Looking for a Great Track Record? Look at SPDR Gold Shares
Wednesday, November 28th, 2012
By Mitchell Clark, B.Comm. for Profit Confidential
Spot silver prices are fighting hard. The commodity started the year strong, getting close to $38.00 an ounce, only to retreat with gold prices and consolidate all summer. Now silver has crept up to the $34.00-per-ounce level, and $35.00 an ounce seems just around the corner, with gold prices now holding around $1,750.
Many gold and silver mining companies struggled on the stock market this year, due to the swing in spot prices and the rising costs of production. Very few producing miners have done well on the stock market this year, whereas most did well in 2011.
If you’re a gold (and silver) bug, there’s a lot to be said about an instrument like the SPDR Gold Shares (NYSEArca/GLD), which is a gold trust exchange-traded fund (ETF). Held in the form of 400-ounce gold bars, the gold itself is kept in vaults stored in London. It is currently worth approximately $75.0 billion in U.S. dollars, according to the trust.
SPDR Gold Shares actually has a great long-term track record on the stock market. Back in 2006, it was trading around $60.00 a share, moving to $70.00 in 2007 and $120.00 by 2010. It hit a high of over $180.00 a share when spot gold peaked in 2011. SPDR Gold Shares is currently trading around $170.00 a share. The ETF’s recent stock chart is featured below:
Chart courtesy of www.StockCharts.com
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The current consolidation in gold prices is very similar to the one experienced in 2008/2009. Gold prices have been going up consistently since 2002, with silver prices moving up since 2005.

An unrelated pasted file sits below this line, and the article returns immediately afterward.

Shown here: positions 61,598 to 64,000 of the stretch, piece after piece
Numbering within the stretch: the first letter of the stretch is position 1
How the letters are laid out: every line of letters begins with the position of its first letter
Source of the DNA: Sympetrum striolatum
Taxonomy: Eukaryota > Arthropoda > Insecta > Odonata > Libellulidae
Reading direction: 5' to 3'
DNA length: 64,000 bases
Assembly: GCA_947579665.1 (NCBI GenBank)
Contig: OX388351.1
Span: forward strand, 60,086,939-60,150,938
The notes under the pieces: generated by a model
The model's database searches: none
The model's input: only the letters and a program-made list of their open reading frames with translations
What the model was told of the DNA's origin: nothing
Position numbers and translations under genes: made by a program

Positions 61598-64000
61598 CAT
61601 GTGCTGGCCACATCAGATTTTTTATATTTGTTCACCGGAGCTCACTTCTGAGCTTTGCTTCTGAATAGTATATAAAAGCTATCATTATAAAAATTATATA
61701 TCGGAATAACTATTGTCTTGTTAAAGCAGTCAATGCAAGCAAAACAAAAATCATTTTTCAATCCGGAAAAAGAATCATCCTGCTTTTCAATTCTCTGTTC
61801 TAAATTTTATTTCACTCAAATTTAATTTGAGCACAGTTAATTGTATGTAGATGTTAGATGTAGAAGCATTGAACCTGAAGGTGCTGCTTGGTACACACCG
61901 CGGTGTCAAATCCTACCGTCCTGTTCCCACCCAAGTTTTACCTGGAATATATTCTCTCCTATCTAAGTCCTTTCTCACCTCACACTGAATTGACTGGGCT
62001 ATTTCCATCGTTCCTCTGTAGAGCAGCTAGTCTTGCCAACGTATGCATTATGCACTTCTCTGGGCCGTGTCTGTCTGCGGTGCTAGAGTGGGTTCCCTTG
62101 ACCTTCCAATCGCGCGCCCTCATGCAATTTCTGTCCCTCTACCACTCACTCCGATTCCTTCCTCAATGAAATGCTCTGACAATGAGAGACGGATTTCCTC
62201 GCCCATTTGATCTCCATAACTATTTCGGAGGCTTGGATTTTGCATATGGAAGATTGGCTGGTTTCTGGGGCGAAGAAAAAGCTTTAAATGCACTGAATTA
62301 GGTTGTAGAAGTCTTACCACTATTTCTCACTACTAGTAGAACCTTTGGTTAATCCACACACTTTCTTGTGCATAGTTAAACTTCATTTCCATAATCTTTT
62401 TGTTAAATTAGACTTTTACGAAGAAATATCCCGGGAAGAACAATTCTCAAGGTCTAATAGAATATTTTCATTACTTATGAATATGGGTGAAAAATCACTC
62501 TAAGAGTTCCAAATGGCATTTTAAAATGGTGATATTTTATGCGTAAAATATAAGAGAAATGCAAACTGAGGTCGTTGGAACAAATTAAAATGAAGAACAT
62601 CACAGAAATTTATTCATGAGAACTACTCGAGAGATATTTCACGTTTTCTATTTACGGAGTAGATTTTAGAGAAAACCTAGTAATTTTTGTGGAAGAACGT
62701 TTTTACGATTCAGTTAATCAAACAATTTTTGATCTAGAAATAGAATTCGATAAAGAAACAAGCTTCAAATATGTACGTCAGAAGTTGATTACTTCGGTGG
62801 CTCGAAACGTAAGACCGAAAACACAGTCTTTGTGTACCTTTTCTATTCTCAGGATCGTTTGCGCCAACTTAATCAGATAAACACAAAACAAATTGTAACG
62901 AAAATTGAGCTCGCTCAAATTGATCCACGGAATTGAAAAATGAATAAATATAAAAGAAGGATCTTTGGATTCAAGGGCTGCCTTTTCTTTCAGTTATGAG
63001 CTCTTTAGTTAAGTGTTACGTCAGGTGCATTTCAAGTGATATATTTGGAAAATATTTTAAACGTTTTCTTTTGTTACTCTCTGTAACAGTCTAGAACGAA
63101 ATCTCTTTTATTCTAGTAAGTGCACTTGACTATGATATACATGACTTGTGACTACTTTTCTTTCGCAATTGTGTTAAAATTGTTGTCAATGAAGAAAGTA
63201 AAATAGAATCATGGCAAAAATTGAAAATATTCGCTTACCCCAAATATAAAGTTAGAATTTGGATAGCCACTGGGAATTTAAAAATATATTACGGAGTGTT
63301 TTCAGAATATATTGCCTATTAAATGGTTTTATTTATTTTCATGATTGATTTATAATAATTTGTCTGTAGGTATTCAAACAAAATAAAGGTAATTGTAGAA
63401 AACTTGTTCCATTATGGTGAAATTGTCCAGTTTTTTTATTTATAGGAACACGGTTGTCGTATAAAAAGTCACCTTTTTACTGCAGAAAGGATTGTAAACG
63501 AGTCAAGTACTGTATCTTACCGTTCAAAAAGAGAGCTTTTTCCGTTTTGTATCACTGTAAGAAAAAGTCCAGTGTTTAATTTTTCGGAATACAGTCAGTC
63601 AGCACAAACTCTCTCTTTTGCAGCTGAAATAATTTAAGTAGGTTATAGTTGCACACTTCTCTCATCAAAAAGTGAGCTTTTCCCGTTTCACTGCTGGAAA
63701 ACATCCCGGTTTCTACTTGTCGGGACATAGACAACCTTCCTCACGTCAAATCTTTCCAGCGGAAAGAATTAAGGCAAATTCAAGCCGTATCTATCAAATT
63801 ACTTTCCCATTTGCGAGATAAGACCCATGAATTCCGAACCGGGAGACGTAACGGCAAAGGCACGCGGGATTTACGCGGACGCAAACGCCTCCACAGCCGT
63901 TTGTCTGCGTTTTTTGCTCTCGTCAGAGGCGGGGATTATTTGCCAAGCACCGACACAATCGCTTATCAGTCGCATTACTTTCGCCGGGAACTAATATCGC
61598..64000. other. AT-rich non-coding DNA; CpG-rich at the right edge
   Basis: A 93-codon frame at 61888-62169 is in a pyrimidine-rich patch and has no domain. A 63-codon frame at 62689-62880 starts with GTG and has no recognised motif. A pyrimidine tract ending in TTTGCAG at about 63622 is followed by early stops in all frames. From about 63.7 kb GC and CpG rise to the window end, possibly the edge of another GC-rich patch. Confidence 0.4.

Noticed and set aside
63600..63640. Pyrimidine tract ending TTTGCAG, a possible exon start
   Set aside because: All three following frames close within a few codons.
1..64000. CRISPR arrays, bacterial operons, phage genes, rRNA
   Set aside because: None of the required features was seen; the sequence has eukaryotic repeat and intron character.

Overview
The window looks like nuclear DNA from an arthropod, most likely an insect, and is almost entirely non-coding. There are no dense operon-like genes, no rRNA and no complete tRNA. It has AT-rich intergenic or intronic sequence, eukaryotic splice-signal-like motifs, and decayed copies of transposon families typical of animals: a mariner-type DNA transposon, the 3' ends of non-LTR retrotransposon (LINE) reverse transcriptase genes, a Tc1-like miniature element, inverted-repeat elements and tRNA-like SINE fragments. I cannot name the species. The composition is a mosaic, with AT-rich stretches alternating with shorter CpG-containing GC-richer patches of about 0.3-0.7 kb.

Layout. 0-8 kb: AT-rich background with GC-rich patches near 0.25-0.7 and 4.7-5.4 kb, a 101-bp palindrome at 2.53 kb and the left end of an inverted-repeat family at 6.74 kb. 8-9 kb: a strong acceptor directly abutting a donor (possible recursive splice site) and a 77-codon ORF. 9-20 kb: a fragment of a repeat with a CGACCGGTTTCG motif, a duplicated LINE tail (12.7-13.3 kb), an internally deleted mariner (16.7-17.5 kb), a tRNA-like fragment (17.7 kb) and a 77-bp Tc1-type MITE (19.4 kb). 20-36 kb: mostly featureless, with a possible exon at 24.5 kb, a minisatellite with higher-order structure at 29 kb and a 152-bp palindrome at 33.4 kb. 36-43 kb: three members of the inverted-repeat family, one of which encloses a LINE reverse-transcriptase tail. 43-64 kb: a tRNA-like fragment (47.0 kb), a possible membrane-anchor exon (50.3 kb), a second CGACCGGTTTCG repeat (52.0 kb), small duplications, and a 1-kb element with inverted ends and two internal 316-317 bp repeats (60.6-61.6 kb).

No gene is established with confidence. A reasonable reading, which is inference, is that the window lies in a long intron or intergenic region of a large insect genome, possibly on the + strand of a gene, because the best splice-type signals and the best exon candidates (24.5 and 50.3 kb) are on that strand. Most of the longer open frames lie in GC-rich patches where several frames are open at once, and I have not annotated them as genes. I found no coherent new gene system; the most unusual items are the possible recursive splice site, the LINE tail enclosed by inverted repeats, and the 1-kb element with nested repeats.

Realistically, one of the better ways for most investors to be long on gold or silver is through an ETF. Investment risk is compounded if an investor is speculating in individual mining companies; it is also compounded if investors hold the physical commodity in their own homes.
There aren’t a lot of reasons why either gold or silver prices should go down from their current levels. Certainly, if demand for jewelry in Asian markets was to dry up, spot gold would take a hit. But that doesn’t seem likely, as more and more Asian consumers become middle-class consumers.
I don’t know when, but someday, all this monetary stimulus in the form of artificially low interest rates and huge increases to the U.S. money supply is going to impact consumers and investors in unforeseen ways. Most argue that gold will benefit with rising inflation, but a weaker U.S. dollar will also be a major catalyst.
Most investors should already have some exposure to gold and silver as part of a balanced investment portfolio. (See “The Biggest Stock Market Winner Going Forward.”) Western economies aren’t growing faster than the rate of inflation, but gold and silver prices are solidly holding up. This tells me that futures speculators are waiting to bid these commodities much higher in price. All that’s required is a catalyst, and I think we’ll get one next year.
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